Gleefully picking up on Herzog warning, Nasrallah says Israel tearing itself apart
Hezbollah leader claims Netanyahu’s ‘senseless’ government stoking domestic strife with legal proposals in addition to inflaming conflict with the Palestinians
The head of the Hezbollah terror group, Hassan Nasrallah, on Thursday celebrated the internal strife in Israel touched off by the government’s plans to radically overhaul the judicial system.
Nasrallah quoted President Isaac Herzog, who warned on Sunday that Israel risked being torn apart if the government and opposition fail to engage in dialogue to reach a compromise.
The Lebanese terror chief also highlighted former prime ministers who have come out against the coalition’s plans, including Yair Lapid, Naftali Bennett, Ehud Olmert and Ehud Barak.
“For the first time since the creation of [Israel], we hear speeches from the entity’s president and former prime ministers Lapid, Bennett, Olmert and Barak along with former defense ministers and generals who talk about civil war and bloodshed and say that there is no solution to the challenges posed by the new government,” Nasrallah claimed in a televised address broadcast from a bunker in Lebanon.
The proposals to significantly restrict the power of the High Court of Justice have sparked significant backlash including mass protests against the measures. At least 70,000 demonstrated outside the Knesset in Jerusalem on Monday as lawmakers advanced the first legislative proposals of the government’s package.
Several opposition lawmakers, former politicians and activists have warned that the overhaul could lead to a civil conflict, but both sides have spoken out against violence.
Olmert said at the protest on Monday “we’re facing a real war,” prompting a police complaint for incitement from Prime Minister Benjamin Netanyahu’s Likud party.
Herzog has appealed to the sides to hold a dialogue and accept his compromise proposal in order to prevent further conflict. Both the coalition and the opposition say they are ready to hold negotiations, but the opposition insists that the judicial legislation be put on hold first.
Quoting Herzog’s primetime address, Nasrallah said, “we all worry about the fate of Israel. The lack of dialogue is tearing us apart from the inside.”
The Hezbollah chief pointed to the extreme rhetoric thought leaders in Israel have used to discuss the government’s plans.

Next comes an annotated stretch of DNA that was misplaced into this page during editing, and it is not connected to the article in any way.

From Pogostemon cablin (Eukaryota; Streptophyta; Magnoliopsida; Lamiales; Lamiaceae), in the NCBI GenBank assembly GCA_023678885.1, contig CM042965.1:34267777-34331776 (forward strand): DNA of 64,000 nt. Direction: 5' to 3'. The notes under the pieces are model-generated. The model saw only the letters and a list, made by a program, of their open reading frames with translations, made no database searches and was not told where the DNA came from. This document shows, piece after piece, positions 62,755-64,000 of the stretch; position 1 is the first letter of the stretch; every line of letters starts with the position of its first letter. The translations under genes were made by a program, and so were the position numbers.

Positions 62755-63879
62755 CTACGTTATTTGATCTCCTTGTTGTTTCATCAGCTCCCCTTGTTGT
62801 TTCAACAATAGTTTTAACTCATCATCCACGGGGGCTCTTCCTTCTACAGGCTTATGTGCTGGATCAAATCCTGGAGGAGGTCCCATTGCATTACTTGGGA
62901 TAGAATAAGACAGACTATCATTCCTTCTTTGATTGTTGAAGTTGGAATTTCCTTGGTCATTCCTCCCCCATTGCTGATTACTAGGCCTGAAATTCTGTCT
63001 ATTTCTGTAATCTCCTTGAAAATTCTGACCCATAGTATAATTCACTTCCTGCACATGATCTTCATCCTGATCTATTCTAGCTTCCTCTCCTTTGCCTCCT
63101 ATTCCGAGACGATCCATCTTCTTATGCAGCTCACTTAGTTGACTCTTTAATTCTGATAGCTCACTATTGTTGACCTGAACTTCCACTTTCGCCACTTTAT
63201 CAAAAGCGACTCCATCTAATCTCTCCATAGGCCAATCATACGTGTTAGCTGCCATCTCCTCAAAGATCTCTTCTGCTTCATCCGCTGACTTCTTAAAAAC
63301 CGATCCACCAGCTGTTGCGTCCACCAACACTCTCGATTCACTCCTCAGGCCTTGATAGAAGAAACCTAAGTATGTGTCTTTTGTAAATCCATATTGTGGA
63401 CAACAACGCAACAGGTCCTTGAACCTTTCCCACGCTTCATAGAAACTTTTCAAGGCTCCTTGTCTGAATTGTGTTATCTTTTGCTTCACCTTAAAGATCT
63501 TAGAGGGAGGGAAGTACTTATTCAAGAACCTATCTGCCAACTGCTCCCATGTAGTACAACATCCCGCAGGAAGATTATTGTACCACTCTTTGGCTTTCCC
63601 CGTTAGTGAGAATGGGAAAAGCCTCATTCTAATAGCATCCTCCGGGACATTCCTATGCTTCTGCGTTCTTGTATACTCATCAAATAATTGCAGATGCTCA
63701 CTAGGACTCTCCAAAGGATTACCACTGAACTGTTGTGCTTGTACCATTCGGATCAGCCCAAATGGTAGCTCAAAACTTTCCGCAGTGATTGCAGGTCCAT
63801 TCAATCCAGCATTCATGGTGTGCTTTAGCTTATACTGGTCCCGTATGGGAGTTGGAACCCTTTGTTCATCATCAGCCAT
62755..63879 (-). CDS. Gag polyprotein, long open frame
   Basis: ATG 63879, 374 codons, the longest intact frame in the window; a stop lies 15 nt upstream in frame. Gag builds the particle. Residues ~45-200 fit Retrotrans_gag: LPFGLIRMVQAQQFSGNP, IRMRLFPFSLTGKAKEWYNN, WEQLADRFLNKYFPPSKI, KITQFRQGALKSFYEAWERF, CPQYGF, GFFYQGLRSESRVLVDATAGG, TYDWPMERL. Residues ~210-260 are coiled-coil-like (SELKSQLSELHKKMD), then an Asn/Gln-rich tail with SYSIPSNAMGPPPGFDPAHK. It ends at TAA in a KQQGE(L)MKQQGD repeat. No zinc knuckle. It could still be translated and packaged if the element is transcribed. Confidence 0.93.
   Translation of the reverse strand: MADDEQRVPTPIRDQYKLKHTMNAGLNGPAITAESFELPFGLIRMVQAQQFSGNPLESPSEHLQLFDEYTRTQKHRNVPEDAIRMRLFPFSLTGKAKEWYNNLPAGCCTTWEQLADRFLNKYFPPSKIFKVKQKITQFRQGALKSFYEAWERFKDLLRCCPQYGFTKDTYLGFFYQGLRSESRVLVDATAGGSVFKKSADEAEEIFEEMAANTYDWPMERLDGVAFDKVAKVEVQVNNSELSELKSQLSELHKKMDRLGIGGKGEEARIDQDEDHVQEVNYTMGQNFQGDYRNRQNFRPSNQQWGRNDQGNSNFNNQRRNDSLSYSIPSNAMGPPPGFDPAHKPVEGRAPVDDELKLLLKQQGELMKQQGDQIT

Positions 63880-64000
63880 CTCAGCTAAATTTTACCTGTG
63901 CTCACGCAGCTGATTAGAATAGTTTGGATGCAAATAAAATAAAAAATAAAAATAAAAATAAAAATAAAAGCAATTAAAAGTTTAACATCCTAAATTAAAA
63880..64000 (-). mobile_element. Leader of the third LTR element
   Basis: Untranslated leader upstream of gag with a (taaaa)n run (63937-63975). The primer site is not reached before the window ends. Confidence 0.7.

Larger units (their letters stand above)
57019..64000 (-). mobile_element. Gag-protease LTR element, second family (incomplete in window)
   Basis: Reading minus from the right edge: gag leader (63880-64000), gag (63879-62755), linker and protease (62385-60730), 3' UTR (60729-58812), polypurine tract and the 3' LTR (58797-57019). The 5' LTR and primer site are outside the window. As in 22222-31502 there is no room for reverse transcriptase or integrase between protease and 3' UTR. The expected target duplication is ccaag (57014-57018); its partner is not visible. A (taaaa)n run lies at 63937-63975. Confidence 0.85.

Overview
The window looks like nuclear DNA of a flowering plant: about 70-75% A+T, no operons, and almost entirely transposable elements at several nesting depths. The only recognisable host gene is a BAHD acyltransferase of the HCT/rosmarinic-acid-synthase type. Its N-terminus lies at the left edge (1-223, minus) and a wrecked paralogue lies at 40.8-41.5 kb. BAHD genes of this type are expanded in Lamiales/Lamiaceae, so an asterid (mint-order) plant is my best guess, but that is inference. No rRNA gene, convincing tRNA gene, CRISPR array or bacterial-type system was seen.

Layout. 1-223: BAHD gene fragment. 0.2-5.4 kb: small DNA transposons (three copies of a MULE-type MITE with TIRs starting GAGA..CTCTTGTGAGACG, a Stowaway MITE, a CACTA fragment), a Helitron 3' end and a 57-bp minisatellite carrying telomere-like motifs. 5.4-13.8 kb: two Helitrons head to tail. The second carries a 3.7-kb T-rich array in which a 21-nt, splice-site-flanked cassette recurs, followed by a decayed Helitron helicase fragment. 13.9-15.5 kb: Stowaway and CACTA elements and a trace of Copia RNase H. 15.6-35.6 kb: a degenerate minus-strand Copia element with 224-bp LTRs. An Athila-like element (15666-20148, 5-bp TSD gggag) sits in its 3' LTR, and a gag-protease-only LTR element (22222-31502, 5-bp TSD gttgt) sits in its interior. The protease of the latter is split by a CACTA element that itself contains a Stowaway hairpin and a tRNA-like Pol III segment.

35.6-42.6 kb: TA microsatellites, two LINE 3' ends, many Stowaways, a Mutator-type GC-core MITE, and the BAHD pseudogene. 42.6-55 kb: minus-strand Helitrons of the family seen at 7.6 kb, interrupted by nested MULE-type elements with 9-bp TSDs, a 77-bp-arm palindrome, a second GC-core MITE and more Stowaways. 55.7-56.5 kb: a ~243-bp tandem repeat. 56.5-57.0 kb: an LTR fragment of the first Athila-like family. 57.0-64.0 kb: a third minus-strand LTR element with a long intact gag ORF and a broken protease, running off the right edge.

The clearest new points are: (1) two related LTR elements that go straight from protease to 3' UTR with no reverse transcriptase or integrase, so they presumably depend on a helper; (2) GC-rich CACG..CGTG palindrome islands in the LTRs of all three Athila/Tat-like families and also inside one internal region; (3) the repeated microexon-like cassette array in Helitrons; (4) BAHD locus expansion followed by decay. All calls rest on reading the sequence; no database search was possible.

“In what terms do they speak? They talk about a civil war coming. They talk about the fact that there is no solution to the new challenges posed by the Netanyahu government except through bloodshed. A former air force commander threatened to kill Netanyahu,” Nasrallah said.
He appeared to be referring to Zeev Raz, a celebrated former combat pilot and prominent anti-Netanyahu protester who in a recent Facebook post appeared to justify the potential assassination of Netanyahu. Raz later deleted the post and apologized.
Nasrallah claimed that the government’s efforts have led to Israelis leaving the country “to go back to the countries they are from.” A handful of prominent businesses have pulled funds from Israel due to the legal proposals but there has not been a movement of Israelis announcing that they are leaving the country.
Nasrallah said that Netanyahu’s “senseless” government is pushing two “major conflicts” simultaneously — the first being the internal one centered on the judicial overhaul plans, and the second the conflict with the Palestinians, which he said “will spread throughout the region.”
The Hezbollah chief said Israel poses the greatest threat to the region but that, “God willing, it will not reach its 80th birthday.” Israel will be marking its 75th anniversary in May.
Also in the speech, Nasrallah threatened to prevent Israel from drilling in the Karish gas field if there is “any procrastination” in international oil companies’ extraction of gas from Lebanese waters on behalf of Beirut.
While they don’t have formal diplomatic relations, Israel and Lebanon signed a maritime deal last October that will allow for the extraction of offshore fuel reserves.
The agreement, which Lebanon hopes can help lift it out of its crippling economic crisis, is intended to end a long-running dispute over some 860 square kilometers (330 square miles) of the Mediterranean Sea, covering Israel’s Karish and Lebanon’s Qana gas fields.